The Business of Theatre


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The Business of Theatre

  1. 1. The Business of Theatre
  2. 2. Commercial Theatre For Profit - “It’s a Business”
  3. 3. Commercial Producer runs the business (like a CEO) sells the idea raises money: Angels (stockholders) The Producer can be an individual or a consortium of people.
  4. 4. Producer negotiates Union Contracts 11+ Unions on Broadway (from actors to ushers) – for example: AEA – Actor’s Equity Association (1917) - for actors and stage managers SDC-Society of Stage Directors & Choreographers Musicians Unions (3-4) ASCAP, AFM, etc Other AFL-CIO union affiliates: Ironworkers, painters, makeup artists, hairdressers, wardrobe and costume, carpenters, electricians, ushers/house managers, backstage hands
  5. 5. Phantom of the Opera - 1988 As of January 2011, it is the longest running Broadway musical
  6. 6. June 2013…. Phantom stats The Producers employ: 10,000 people a year - 1,200 AEA (Eauity) There are 5 National Tours Internationally 150 Million people have seen it in 29 countries in 13 languages For a total of: 65,000 performances ! The only B-way show with 28 instruments in the pit
  7. 7. Phantom of the Opera Money to Open The “Nut” $8mm $400K/wk Ticket Sales Nut Profit $540K/wk $400K $140K Compare to Week Ending December 30, 2012 - $1.75 Million Gross for the week !
  8. 8. Phantom (cont.) 40 Weeks to pay off Money to Open Revenues from: Ticket Sales National/International Tours CD’s & other merchandise $900+ Million Gross over 25 years nationally $4.2 Billion Gross – internationally
  9. 9. But . . . 90% of all ventures lose 100%!
  10. 10. “Spiderman”….Lights Out ! Spiderman closed this fall because the producers lost too much money and couldn’t get it technically ready for international rights It cost the producers $75 MILLION to open the show in 2010 ! The “nut” for the show in the first year was $1 mill ++
  11. 11. NEW YORK CITY Several different business types of theatre in NYC: Broadway (Commercial) Off-Broadway (Commercial and Not-for-Profit) Off-off Broadway (Non-profit) Regional theatres (Non-profit)
  12. 12. Times Square – 1938
  13. 13. BROADWAY-COMMERCIAL Broadway is a Theatre district in NYC with currently 40 B’dway theatres operating House Size: 500+ seat spaces work under a “Production” or “Commercial Broadway” Contract “National Touring” contracts are like Broadway contracts but include clauses for housing Commercial appeal: lots of musicals and spectacle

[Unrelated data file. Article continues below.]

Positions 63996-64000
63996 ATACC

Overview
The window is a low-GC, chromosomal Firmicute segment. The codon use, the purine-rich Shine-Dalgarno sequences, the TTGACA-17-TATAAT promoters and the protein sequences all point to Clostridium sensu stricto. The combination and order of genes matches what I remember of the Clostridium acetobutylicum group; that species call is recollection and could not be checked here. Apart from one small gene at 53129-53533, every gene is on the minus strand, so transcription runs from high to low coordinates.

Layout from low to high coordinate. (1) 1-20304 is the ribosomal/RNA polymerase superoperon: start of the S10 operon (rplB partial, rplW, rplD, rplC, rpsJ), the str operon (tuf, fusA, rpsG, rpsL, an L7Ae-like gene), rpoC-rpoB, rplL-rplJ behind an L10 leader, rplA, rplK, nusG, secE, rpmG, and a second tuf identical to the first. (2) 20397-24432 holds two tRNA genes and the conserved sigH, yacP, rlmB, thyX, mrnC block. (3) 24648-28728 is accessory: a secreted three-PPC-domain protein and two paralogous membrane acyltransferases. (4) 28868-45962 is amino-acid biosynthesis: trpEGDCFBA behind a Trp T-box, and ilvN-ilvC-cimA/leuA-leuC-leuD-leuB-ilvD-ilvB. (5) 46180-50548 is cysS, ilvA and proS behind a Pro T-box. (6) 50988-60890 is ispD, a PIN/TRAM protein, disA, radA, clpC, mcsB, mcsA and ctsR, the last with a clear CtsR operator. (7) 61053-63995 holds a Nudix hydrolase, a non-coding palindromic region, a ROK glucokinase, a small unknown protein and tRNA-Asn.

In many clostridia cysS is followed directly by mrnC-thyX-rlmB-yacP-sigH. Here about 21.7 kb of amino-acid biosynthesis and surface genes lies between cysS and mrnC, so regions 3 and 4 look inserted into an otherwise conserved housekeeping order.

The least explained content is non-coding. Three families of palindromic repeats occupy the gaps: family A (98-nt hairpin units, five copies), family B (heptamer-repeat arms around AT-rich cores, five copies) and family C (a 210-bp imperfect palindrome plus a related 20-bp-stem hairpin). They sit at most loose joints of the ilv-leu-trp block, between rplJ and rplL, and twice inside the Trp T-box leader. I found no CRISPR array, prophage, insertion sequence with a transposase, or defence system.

14. 14. Commercial theatre is produced outside New York in the form of: Dinner Theatres Comedy Improv Theatre Tours Las Vegas-type shows
  15. 15. OFF BROADWAY House Size: 200-499 seats Has its own “Off-Broadway” Contract Located all over NYC Alternative to pricey, commercial Broadway Many new plays and works Non-profit “farm-team” for Broadway
  16. 16. Manhattan Theatre Club, NYC
  17. 17. Roundabout Theatre, NYC
  18. 18. OFF-OFF BROADWAY Greenwich Village, East Village, Uptown – where ever ! Experimental and Avant-garde Always non-profit, rarely ever Commercial Actors, Directors, Designers work for little money or travel expenses only Good showcase for young professionals Examples: LaMama in the lower east side T.Schrieber in Chelsea district Symphony Space in Chelsea district
  19. 19. COMMERCIAL vs. NOT-FOR-PROFIT….. NOT-FOR-PROFIT legal, tax status: 501(c)3 Advantageous for small operations Regional Theatres, Community Theatres, Educational Theatres are all NONPROFIT
  20. 20. RESIDENT PROFESSIONAL THEATRES or REGIONAL THEATRES Professional non-profit theatres League of Resident Theatres, or L.O.R.T. – special contract with unions (5 kinds of LORT contracts – “A” through ”E”, depending on size of theatre Traditionally perform “in rep” (repertory) with a resident company of actors and designers Owned by: Board of Directors (Trustees) - own & manage facilities – governs Run by: Producing or Managing Director - runs the business, produces Artistic Director - responsible for the artistic values
  21. 21. Financed by Box Office Corporations Individuals Government (Grants)
  22. 22. Arena Stage -- Washington, DC. (f. 1950)
  23. 23. Alley Theatre – Houston, TX
  24. 24. Denver Center Theatre Company
  25. 25. SHAKESPEARE FESTIVALS About 80 across the US Operated in same manner as LORT/Regional Theatres Mostly Summer Seasons -- some have moved to year-round
  26. 26. Colorado Shakespeare Festival
  27. 27. Arkansas Shakespeare Theatre (AST)
  28. 28. OUTDOOR DRAMA The Great Passion Play Eureka Springs, AR The Lost Colony Outer Banks, NC Tecumseh Chilicothe, Ohio
  29. 29. The Great Passion Play
  30. 30. The Lost Colony
  31. 31. Tecumseh
  33. 33. Other Types of Theatres Improv Comedy Groups Dinner Theatres (commercial)
  34. 34. SUMMARY - BUSINESS CATEGORIES Commercial Theatre: Broadway & Tours Off-Broadway (mostly NFP in NYC only) Off-off-Broadway (NFP in NYC only) Regional (LORT)Theatre (NFP) Educational Theatre (NFP) Community Theatre (NFP) Shakespeare Festivals (NFP) Summer Stock (NFP)